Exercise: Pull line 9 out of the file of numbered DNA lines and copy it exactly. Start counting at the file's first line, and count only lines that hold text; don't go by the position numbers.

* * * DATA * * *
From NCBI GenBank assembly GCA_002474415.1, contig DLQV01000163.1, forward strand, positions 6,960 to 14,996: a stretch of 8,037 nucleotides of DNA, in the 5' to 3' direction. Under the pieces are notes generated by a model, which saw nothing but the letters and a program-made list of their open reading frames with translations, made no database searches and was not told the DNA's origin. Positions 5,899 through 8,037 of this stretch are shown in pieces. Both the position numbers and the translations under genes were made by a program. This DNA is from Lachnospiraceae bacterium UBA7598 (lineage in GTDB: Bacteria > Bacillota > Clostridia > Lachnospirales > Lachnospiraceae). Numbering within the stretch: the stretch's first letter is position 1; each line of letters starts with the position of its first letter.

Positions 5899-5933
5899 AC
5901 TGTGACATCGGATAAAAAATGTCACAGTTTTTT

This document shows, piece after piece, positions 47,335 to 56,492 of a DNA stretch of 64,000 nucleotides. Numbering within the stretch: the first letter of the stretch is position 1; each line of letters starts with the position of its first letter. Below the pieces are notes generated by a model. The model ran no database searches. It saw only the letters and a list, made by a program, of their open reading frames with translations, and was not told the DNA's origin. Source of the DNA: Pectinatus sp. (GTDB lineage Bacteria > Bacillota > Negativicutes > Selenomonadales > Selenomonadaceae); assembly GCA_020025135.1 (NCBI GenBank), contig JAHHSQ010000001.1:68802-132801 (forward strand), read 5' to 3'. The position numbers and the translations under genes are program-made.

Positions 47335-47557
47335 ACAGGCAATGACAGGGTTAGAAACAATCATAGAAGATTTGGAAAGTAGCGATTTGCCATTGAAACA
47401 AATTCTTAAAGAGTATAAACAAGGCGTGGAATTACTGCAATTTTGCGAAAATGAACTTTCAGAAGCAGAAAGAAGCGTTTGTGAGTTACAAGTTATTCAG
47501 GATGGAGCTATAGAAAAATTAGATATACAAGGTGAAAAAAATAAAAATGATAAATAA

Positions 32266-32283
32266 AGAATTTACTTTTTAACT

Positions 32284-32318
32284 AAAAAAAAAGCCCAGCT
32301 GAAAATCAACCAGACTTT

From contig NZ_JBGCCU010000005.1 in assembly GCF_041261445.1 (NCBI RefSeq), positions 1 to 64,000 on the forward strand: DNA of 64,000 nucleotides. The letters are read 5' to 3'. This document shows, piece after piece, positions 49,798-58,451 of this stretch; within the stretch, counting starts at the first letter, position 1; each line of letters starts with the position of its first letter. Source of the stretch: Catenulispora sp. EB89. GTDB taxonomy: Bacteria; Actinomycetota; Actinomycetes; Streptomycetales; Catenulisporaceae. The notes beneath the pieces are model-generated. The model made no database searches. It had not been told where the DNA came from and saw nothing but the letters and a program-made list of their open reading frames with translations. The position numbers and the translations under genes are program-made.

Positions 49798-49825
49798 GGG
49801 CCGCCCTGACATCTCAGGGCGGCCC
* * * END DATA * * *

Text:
47501 GATGGAGCTATAGAAAAATTAGATATACAAGGTGAAAAAAATAAAAATGATAAATAA